J Pharmacol Exp Ther. 2001; 299: 753-759
        • Baumer W.
        • Hoppmann J.
        • Rundfeldt C.
        • Kietzmann M.
        Highly selective phosphodiesterase 4 inhibitors for the treatment of allergic skin diseases and psoriasis.
        Inflamm Allergy Drug Targets. 2007; 6: 17-26
        • Grewe S.R.
        • Chan S.C.
        • Hanifin J.M.
        Elevated leukocyte cyclic AMP-phosphodiesterase in atopic disease: a possible mechanism for cyclic AMP-agonist hyporesponsiveness.
        J Allergy Clin Immunol. 1982; 70: 452-457
        • Heskel N.S.
        • Chan S.C.
        • Thiel M.L.
        • Stevens S.R.
        • Casperson L.S.
        • Hanifin J.M.
        Elevated umbilical cord blood leukocyte cyclic adenosine monophosphate-phosphodiesterase activity in children with atopic parents.
        J Am Acad Dermatol. 1984; 11: 422-426
        • Butler J.M.
        • Chan S.C.
        • Stevens S.
        • Hanifin J.M.
        Increased leukocyte histamine release with elevated cyclic AMP-phosphodiesterase activity in atopic dermatitis.
        J Allergy Clin Immunol. 1983; 71: 490-497
        • Hanifin J.M.
        Phosphodiesterase and immune dysfunction in atopic dermatitis.
        J Dermatol Sci. 1990; 1: 1-6
        • Hanifin J.M.
        • Chan S.C.
        • Cheng J.B.
        • et al.
        Type 4 phosphodiesterase inhibitors have clinical and in vitro anti-inflammatory effects in atopic dermatitis.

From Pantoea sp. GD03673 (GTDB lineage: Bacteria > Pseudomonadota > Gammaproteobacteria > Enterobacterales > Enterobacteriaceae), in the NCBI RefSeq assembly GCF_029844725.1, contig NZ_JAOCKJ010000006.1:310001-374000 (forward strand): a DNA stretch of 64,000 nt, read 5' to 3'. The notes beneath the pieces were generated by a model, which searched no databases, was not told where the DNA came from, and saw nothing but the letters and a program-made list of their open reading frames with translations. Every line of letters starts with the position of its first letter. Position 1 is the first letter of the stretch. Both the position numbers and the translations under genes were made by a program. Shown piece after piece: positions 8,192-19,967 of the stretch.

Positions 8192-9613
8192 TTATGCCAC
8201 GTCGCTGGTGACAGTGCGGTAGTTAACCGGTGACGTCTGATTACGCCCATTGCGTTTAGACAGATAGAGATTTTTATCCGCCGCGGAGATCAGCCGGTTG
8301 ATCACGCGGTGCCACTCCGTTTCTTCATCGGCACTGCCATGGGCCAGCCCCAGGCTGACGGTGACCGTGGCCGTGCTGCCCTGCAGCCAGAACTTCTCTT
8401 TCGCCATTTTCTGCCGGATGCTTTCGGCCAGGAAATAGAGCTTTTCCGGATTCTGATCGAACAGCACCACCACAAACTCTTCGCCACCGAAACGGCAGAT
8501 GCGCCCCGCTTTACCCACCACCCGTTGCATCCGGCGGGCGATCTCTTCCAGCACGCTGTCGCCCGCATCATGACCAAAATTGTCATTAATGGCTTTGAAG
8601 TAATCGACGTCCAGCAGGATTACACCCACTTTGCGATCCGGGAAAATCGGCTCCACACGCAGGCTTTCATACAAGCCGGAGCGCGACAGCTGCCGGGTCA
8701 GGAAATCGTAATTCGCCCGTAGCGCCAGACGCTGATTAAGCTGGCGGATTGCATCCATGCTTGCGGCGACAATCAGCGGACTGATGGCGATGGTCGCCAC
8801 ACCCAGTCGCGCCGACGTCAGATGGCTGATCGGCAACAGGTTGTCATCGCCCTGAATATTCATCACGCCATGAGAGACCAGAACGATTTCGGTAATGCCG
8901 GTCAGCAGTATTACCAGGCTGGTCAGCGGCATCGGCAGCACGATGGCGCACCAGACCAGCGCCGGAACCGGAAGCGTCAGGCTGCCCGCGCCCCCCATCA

J Invest Dermatol. 1996; 107: 51-56
        • Moustafa F.
        • Feldman S.R.
        A review of phosphodiesterase-inhibition and the potential role for phosphodiesterase 4-inhibitors in clinical dermatology.
        Dermatol Online J. 2014; 20: 22608
        • Wittmann M.
        • Helliwell P.S.
        Phosphodiesterase 4 inhibition in the treatment of psoriasis, psoriatic arthritis and other chronic inflammatory diseases.
        Dermatol Ther (Heidelb). 2013; 3: 1-15
        • Jarnagin K.
        • Chanda S.
        • Coronado D.
        • et al.
        Crisaborole topical ointment, 2%: a nonsteroidal, topical, anti-inflammatory phosphodiesterase 4 inhibitor in clinical development for the treatment of atopic dermatitis.
        J Drugs Dermatol. 2016; 15: 390-396
        • Akama T.
        • Baker S.J.
        • Zhang Y.K.
        • et al.
        Discovery and structure-activity study of a novel benzoxaborole anti-inflammatory agent (AN2728) for the potential topical treatment of psoriasis and atopic dermatitis.
        Bioorg Med Chem Lett. 2009; 19: 2129-2132
        • Dastidar S.G.
        • Rajagopal D.
        • Ray A.
        Therapeutic benefit of PDE4 inhibitors in inflammatory diseases.
        Curr Opin Investig Drugs. 2007; 8: 364-372
        • Freund Y.R.
        • Akama T.
        • Alley M.R.
        • et al.